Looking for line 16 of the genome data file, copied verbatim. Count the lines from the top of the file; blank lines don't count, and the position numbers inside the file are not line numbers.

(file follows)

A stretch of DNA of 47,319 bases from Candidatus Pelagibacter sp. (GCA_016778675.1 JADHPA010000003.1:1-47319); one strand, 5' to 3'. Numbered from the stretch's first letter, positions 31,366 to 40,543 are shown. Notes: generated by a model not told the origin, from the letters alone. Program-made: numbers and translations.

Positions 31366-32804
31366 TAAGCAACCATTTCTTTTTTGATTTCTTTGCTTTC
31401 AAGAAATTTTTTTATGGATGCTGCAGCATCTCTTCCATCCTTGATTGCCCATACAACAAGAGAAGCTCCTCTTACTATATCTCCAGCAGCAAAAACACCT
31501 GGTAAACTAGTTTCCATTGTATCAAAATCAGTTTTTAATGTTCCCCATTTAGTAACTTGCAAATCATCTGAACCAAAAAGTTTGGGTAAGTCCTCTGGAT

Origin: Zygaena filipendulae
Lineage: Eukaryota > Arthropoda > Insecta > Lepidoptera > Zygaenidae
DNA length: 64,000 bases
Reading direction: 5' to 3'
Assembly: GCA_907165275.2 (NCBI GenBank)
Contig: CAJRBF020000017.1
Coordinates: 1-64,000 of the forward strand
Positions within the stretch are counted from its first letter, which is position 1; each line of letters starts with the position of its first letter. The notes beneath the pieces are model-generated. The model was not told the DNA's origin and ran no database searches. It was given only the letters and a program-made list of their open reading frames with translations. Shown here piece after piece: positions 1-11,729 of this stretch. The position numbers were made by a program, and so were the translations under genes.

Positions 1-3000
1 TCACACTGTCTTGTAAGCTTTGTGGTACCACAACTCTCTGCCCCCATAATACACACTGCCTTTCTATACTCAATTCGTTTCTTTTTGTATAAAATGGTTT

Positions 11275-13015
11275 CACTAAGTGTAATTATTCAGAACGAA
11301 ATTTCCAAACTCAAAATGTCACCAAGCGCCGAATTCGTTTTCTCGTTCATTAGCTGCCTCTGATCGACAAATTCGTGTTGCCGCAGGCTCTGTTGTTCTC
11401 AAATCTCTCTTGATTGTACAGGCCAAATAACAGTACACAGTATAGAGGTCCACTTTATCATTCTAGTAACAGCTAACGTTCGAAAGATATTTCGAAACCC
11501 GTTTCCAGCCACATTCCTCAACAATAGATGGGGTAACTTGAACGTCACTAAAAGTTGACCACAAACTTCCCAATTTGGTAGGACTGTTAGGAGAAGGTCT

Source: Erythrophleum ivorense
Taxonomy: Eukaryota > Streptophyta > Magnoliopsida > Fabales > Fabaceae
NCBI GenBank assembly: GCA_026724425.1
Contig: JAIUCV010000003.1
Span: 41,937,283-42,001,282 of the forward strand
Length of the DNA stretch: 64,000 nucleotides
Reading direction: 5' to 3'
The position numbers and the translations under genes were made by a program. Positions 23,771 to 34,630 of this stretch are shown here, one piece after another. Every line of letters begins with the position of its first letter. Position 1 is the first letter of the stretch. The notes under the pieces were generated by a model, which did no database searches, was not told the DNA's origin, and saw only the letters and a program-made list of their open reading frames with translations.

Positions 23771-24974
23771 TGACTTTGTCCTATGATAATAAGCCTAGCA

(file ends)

Positions 11275-13015